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Through the fires of hell. - 88%

hells_unicorn, July 15th, 2007

Of all the Warlock releases to have been put out in their short tenure as 80s metal contenders, “Hellbound” is probably the heaviest, most aggressive, and ultimately the most Judas Priest-like of the bunch. The lead work on here is at its most technically intricate, Doro’s vocals are at their roughest and nastiest, and each song rips out a series of top class riffs that would make most glam outfits check their manhood. Although by today’s standards this listens as only a moderately heavy album, back in 1985 this was probably the heaviest it got outside of the thrash genre.

The number of speed metal tracks on here is at its highest for anything that Doro has been associated, taking up nearly half of the album. “Hellbound” kicks off the album with a singular open E power chord, followed by the shouts of approval of a pre-recorded audience, succeeded by a classic speed metal riff with the double bass pushing it on. “Earthshaker Rock” starts off with a similar riff and a police siren, obviously inspired by a famous Judas Priest classic. There are a few slower sections in this one that feature a melody not all that far off from the chorus of a later Warlock classic “All we are”. “Out of Control” starts out similar to Metal Gods (another Priest tune) with a singular heavily reverb boom, followed by what seems to be a keyboard and lead guitar drenched ballad, then suddenly kicks into an upbeat galloping groove. “Time to die” starts a bit simpler with a single snare roll and features a bit more of Doro during the verses as the guitars back off a bit, and man does she scream her throat out on a few key parts.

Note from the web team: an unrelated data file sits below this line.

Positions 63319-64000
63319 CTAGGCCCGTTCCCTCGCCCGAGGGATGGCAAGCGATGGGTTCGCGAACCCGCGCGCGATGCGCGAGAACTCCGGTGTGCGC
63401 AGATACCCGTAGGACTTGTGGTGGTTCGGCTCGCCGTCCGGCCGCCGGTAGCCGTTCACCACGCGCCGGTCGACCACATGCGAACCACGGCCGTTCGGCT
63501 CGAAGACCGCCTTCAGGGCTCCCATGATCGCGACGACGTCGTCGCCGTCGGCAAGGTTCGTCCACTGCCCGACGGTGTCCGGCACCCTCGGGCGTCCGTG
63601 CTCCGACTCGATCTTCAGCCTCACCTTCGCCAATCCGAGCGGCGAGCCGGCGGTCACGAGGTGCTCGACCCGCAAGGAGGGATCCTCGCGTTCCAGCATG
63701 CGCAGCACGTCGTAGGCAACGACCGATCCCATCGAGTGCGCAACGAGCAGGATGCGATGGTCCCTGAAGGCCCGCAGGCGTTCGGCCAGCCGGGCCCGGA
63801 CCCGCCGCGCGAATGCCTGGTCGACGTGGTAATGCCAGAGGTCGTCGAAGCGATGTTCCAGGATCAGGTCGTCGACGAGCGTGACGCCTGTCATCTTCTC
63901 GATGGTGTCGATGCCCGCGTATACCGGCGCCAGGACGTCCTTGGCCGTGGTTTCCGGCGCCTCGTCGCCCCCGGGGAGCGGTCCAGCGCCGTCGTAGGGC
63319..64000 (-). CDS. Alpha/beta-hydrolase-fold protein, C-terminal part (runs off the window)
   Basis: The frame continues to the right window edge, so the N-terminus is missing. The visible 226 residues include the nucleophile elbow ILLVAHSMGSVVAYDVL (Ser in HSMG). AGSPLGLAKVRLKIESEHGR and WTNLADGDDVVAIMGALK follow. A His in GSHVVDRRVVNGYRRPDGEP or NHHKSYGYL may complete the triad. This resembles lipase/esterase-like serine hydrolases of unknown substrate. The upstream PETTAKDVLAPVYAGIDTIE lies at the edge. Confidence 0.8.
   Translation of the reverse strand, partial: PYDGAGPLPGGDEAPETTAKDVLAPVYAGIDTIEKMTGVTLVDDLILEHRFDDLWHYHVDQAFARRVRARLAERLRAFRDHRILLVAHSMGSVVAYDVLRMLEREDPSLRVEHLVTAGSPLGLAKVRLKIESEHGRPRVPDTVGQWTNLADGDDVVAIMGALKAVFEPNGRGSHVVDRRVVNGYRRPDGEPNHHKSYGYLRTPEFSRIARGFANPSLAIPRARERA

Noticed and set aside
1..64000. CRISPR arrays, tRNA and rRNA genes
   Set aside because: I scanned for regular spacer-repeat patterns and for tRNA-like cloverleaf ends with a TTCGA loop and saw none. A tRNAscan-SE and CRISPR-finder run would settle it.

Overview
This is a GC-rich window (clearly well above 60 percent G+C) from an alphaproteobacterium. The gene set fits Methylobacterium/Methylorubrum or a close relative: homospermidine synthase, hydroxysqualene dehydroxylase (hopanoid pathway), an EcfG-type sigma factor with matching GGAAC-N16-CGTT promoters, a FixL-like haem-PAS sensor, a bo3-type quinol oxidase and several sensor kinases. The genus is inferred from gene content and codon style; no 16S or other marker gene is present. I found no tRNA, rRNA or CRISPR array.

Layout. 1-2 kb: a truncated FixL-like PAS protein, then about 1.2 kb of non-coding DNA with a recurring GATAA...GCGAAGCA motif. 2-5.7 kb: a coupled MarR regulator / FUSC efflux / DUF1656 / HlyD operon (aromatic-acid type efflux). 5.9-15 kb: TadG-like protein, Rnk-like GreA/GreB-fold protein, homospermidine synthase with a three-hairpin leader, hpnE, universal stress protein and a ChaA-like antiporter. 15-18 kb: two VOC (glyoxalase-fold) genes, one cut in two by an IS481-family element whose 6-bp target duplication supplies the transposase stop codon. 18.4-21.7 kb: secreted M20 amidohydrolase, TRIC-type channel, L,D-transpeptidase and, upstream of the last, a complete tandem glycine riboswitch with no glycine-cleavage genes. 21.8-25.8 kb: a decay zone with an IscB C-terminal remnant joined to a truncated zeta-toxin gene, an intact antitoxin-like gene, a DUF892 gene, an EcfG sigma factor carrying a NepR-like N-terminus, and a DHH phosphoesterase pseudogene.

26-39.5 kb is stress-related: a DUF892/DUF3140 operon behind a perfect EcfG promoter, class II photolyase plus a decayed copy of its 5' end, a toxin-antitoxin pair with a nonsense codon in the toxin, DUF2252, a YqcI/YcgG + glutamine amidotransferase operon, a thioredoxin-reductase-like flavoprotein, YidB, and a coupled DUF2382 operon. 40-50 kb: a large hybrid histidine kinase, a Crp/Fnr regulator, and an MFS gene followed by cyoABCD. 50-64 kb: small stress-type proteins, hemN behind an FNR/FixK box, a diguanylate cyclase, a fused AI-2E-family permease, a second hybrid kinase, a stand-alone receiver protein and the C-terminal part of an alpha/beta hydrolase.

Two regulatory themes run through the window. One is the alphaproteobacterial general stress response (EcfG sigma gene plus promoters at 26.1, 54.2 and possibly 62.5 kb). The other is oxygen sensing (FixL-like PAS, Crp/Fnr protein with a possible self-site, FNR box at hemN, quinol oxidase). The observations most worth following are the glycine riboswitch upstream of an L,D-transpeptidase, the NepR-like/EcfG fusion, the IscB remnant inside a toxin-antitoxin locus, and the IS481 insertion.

The rest of the music on here is also quite aggressive, though at a slightly slower tempo. “Shout it out” has more raucous screams and heavily distorted guitars, listening almost like one of Running Wild’s upper mid-tempo anthems. “Down and Out” sounds a lot like some of the mid-tempo stuff found on “Screaming for Vengeance”, while “Wrathchild” starts off with a pretty fancy lead guitar break before launching into a more blues inspired hard rock groove. The album’s closer “Catch my heart” is the only ballad on the album, starting off with a simple acoustic line, but of course the lead guitarist can’t help but rip out a few speed licks even though this is supposed to be the slow song. This is the only song where Doro actually sings in a clean voice for an extended period of time, but the song looses none of the attitude and emotion heard on all of the previous music.

Basically to sum up, this album is a perfect reflection of the excesses of the time, be it Doro’s nearly ridiculous vocal assaults or the agitated lead breaks in between her scream drenched verses. Although there is a solid case to be made that “Triumph or Agony” is the better album, those who want a more aggressive side to this music should probably pick this album up before they get that one. It may not be as well known as that album, it didn’t sell as many copies, but it is definitely the more metal of the bunch. If you doubt this, download “Earthshaker Rock” as a test run, what you’ll hear is a pretty good representation of how this album sounds, and is probably the easiest one to find as it is played live the most of any of the songs on here.